Turns out all my worry and loss over losing my friend was for nothing. Wouldn’t you know. I jumped the gun. Oh, ye, of little faith. My so-called lost friend wasn’t lost. He sent me an email the next day – after I had sent him and email – and I didn’t get it until Monday when I landed at LAX from Vegas and the grandchildren visit. There it was on my phone. A brilliant and tender email to me with an apology because the email was caught in a file that was too big at his office and it didn’t get to me because he didn’t know it was held up. The universe was playing tricks with me. The universe was testing my grit. I think I failed that test. Wow! I had to forgive myself over and over again.
I think the universe tests us all the time. By the universe I means the energy that surrounds us inside and outside – or forces of right and wrong/good and evil. The game of winners and losers hanging over us. But, if you’re a yogini like me, that whole paradigm has no significance. My master teacher said to us: “It’s all good.” What could possibly matter that one wins or one loses/ one possess good or evil. Intent is all that matters. My intention is what brings me joy. My intention is what brought my friend back to me and me to him. We had the same intention: not to lose each other in the fracas of life and its limits. Well done. Bravo for the two of us because we learned something valuable. We cannot ever lose love in the universe. Impossible to lose that gift. Impossible.
Over the weekend, Sunday to be exact, the universe tested me again. I was with another very good friend – one of the people who bring joy and love to my life – and we went hiking. One the way down from a fabulous hike, I turned to tell him inconsequential and I slipped off the path. My right shoe caught in the dirt so I didn’t tumble down the hill and my left knee came down on a rock – a small rock – but it ripped open the skin below my kneecap and a tornado of blood gushed from my leg. I was very,very present at that moment, as I looked oh, so briefly at the damage to my knee. Kneecap still in tact. Femur not damaged. Shin good. I looked at my right hand that landed in the dirt and there were no scratches,nothing broken.
I felt huge positive energy around me as I was helped up by my friend. Just then two mountain bikers came up to us. They had no inner tube to stop the bleeding. My friend took his t-shirt off and ripped the bottom off and tired it very tightly around my knee area. One of the bikers told me to elevate my leg. In a matter of seconds, I clotted and the bleeding stopped. He asked me if I was in shock. I didn’t think so because I could account for everything that was going on. Five minutes later, I got up to walk. They had already contacted emergency 911 and before I knew it a helicopter was hovering above us.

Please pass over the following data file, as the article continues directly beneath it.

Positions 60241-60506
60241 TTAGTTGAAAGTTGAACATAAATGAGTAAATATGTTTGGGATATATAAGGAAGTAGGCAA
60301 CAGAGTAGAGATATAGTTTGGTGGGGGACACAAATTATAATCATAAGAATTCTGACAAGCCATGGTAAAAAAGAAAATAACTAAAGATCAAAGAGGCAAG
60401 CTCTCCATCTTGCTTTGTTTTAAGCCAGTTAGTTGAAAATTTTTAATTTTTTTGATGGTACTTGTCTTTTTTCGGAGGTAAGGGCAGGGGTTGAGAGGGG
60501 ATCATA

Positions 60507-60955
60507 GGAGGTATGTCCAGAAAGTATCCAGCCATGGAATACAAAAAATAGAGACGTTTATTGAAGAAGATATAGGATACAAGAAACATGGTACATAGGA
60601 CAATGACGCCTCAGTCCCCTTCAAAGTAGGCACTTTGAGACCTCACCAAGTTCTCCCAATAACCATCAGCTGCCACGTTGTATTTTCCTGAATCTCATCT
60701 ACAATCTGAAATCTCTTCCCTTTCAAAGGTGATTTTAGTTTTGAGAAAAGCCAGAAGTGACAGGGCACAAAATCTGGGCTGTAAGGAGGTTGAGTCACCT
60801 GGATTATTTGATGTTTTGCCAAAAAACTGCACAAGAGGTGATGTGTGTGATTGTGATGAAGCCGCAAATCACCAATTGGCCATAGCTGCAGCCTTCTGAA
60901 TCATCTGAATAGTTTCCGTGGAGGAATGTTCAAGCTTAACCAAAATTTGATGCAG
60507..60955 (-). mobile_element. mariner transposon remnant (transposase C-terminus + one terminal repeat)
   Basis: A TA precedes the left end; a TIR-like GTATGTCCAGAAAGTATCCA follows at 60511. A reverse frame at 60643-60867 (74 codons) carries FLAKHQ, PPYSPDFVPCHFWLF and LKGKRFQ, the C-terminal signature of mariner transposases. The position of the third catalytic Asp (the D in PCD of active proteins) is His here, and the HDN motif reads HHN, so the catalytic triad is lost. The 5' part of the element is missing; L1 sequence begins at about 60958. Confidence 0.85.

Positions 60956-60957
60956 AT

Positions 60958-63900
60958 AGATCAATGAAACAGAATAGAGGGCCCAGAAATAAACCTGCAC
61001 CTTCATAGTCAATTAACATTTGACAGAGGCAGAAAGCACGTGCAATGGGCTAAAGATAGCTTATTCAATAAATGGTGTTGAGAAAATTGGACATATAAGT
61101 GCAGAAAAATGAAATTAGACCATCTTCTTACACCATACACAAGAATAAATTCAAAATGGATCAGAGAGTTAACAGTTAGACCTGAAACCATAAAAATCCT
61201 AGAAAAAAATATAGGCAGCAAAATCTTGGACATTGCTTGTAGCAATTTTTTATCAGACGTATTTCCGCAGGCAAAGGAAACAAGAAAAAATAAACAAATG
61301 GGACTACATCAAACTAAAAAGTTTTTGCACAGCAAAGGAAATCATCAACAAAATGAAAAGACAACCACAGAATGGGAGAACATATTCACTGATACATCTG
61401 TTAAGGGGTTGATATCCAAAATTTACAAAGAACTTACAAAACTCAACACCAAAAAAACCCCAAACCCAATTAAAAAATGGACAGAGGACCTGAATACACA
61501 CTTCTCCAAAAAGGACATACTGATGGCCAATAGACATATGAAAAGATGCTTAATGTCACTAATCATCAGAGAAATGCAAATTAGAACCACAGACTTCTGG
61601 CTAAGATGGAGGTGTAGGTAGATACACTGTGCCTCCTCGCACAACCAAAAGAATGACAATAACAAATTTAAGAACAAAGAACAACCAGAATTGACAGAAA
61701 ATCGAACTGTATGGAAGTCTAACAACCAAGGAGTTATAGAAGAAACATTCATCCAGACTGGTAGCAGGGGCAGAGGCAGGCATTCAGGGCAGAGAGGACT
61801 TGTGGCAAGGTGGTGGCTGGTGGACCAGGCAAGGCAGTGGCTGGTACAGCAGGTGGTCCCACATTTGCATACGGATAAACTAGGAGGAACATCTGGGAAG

This was too much drama for me. In the past, in former actress times, I could be a drama queen but yoga knocked that out of me. I was calm, present and accounted for and I was going to walk down to the road where the medical guys would eventually come. That was at least a mile and a half to walk but for some strange reason the pain was not apparent. I suppose that is a sign of shock but I really felt compelled to complete my journey that morning.
Of course, when the 3 gorgeous fireman came walking up the hill toward me, I thought I must be in a movie. My friend said with a dead pan face: “She’s okay now, guys. The good looking crew showed up.” Couldn’t argue with him there. They fixed me up and we walked – or perhaps I limped – the rest of the way down to the emergency vehicles.
Three hours in the emergency at UCLA urgent care and I was stitched up and good to go. Nineteen in all. Big gash. Very ugly. No plastic surgery. Perhaps I got a knee lift. But then I would have to get the other knee lifted. We watched golf for 3 hours but even that boring of all boring games was a treat for me. I was just panting for a martini by the time I got out. I love those guys at UCLA emergency. They have always been the most uplifting, funny and dedicated group of people I have ever met. I always feel safe with them.
When my son asked me today if I cried at all, I said didn’t shed a tear. “Wow,” he said. “Your friend must have been impressed.” Not really. But there was a common meeting of the minds like real friends have, a devotion like pals forever in life have, like there will never be anything that will come between us, ever. Friends mean safety. Friends me comfort. Friends mean trust. Friends mean unconditional love.
I’m the luckiest girl on the planet today.